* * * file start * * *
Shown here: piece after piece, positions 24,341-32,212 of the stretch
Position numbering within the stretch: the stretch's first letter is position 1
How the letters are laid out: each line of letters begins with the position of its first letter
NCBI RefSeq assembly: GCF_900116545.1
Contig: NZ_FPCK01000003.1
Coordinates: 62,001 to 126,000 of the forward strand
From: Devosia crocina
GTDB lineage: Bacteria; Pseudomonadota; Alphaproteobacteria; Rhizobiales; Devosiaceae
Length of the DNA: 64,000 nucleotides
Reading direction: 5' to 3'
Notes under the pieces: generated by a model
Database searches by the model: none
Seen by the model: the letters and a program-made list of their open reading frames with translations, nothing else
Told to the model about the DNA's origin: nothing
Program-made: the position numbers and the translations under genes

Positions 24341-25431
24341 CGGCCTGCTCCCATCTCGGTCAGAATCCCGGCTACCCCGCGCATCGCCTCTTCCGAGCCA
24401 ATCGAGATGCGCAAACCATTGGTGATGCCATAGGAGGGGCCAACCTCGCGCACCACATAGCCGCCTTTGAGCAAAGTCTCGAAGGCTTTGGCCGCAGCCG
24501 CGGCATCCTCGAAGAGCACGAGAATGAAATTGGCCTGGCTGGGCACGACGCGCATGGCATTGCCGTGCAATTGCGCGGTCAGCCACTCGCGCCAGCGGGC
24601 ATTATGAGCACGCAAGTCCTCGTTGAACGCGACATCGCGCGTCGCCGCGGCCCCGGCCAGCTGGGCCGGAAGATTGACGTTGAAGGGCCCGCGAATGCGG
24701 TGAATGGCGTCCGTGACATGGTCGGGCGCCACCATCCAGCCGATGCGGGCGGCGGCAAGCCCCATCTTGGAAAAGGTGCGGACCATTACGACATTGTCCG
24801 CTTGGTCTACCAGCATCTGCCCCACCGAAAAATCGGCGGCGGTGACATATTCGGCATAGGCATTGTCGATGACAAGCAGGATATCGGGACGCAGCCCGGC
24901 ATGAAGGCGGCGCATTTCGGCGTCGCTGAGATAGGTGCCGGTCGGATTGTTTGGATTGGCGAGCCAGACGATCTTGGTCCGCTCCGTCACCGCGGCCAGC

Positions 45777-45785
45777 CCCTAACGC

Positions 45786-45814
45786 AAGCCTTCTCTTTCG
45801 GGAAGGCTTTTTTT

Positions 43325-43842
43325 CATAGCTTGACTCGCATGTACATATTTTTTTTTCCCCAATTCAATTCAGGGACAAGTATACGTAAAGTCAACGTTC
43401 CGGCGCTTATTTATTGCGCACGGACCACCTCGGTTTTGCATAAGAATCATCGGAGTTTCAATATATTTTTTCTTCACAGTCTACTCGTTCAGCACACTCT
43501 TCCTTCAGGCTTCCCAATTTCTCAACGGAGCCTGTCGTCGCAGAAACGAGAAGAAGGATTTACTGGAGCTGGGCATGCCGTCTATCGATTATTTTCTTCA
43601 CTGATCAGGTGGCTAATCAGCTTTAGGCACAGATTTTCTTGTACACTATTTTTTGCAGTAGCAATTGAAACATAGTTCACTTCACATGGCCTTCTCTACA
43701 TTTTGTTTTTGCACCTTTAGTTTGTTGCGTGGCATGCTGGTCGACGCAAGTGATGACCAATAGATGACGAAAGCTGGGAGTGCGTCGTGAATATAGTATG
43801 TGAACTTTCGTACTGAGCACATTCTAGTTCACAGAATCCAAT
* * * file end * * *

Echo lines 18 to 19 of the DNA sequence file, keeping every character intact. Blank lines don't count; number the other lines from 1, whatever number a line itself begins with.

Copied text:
24401 ATCGAGATGCGCAAACCATTGGTGATGCCATAGGAGGGGCCAACCTCGCGCACCACATAGCCGCCTTTGAGCAAAGTCTCGAAGGCTTTGGCCGCAGCCG
24501 CGGCATCCTCGAAGAGCACGAGAATGAAATTGGCCTGGCTGGGCACGACGCGCATGGCATTGCCGTGCAATTGCGCGGTCAGCCACTCGCGCCAGCGGGC